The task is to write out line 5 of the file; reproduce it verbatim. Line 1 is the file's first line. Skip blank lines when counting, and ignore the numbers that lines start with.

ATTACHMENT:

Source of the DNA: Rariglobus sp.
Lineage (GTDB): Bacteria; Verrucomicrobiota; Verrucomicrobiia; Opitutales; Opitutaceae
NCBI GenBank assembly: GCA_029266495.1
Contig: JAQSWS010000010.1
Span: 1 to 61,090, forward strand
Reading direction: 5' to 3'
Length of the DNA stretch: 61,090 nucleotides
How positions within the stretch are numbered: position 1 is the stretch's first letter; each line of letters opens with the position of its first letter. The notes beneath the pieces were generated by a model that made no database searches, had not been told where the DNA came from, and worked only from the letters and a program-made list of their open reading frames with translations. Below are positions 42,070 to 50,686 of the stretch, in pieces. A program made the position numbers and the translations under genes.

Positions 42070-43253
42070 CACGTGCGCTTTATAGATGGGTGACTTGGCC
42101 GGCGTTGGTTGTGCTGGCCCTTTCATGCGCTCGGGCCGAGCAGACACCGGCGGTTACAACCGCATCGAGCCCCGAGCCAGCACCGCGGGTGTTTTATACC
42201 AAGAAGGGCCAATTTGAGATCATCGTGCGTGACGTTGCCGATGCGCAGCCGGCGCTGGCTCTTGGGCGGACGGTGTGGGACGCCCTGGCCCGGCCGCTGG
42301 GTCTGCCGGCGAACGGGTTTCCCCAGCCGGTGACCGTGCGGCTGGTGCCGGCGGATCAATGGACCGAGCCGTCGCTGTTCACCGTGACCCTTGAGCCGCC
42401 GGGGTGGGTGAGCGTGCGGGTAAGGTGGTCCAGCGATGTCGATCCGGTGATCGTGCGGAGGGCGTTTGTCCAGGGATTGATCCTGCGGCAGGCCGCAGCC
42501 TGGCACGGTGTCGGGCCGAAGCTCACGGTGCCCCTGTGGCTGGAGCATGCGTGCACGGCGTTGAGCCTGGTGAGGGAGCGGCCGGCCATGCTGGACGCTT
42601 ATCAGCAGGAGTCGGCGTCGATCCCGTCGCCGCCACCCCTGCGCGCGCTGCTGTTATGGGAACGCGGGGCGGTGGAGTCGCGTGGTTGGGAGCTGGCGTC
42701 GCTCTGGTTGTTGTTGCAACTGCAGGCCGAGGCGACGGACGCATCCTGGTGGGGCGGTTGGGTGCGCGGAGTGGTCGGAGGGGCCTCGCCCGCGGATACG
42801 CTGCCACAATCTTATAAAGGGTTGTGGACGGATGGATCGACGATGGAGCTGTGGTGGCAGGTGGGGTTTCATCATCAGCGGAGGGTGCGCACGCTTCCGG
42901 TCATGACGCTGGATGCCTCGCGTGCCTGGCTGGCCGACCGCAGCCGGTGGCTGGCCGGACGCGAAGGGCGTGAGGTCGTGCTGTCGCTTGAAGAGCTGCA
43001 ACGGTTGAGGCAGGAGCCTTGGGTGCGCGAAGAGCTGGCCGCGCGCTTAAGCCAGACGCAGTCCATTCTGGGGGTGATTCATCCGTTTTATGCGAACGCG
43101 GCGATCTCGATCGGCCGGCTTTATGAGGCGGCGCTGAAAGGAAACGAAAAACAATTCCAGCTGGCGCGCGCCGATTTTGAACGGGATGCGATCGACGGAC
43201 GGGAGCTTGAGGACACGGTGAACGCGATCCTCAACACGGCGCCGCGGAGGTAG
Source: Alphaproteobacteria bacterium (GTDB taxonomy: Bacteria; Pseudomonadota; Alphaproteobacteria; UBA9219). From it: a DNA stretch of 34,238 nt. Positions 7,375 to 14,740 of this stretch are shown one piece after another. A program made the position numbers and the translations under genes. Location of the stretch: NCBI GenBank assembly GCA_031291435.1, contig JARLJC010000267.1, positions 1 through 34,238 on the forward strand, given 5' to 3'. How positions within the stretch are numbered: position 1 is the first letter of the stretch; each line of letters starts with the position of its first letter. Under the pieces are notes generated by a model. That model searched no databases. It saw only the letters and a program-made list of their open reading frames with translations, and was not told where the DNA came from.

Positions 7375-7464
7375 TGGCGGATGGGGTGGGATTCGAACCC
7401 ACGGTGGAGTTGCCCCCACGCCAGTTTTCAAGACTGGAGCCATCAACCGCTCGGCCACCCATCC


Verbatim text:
Span: 1 to 61,090, forward strand